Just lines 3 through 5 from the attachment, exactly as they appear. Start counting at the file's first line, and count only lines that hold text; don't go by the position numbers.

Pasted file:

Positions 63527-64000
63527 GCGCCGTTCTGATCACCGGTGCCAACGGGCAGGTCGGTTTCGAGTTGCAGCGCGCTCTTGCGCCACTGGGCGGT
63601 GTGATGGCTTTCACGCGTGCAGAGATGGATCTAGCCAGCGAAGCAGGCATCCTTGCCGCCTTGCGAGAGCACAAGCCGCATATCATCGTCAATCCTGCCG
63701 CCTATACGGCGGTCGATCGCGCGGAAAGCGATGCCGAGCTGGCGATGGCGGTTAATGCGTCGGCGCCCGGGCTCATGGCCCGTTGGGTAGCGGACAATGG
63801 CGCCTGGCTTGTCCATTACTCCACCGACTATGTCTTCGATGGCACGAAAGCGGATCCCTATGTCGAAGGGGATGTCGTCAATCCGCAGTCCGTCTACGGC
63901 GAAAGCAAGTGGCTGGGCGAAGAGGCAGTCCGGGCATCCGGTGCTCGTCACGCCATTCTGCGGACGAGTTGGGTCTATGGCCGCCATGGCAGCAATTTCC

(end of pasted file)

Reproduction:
63601 GTGATGGCTTTCACGCGTGCAGAGATGGATCTAGCCAGCGAAGCAGGCATCCTTGCCGCCTTGCGAGAGCACAAGCCGCATATCATCGTCAATCCTGCCG
63701 CCTATACGGCGGTCGATCGCGCGGAAAGCGATGCCGAGCTGGCGATGGCGGTTAATGCGTCGGCGCCCGGGCTCATGGCCCGTTGGGTAGCGGACAATGG
63801 CGCCTGGCTTGTCCATTACTCCACCGACTATGTCTTCGATGGCACGAAAGCGGATCCCTATGTCGAAGGGGATGTCGTCAATCCGCAGTCCGTCTACGGC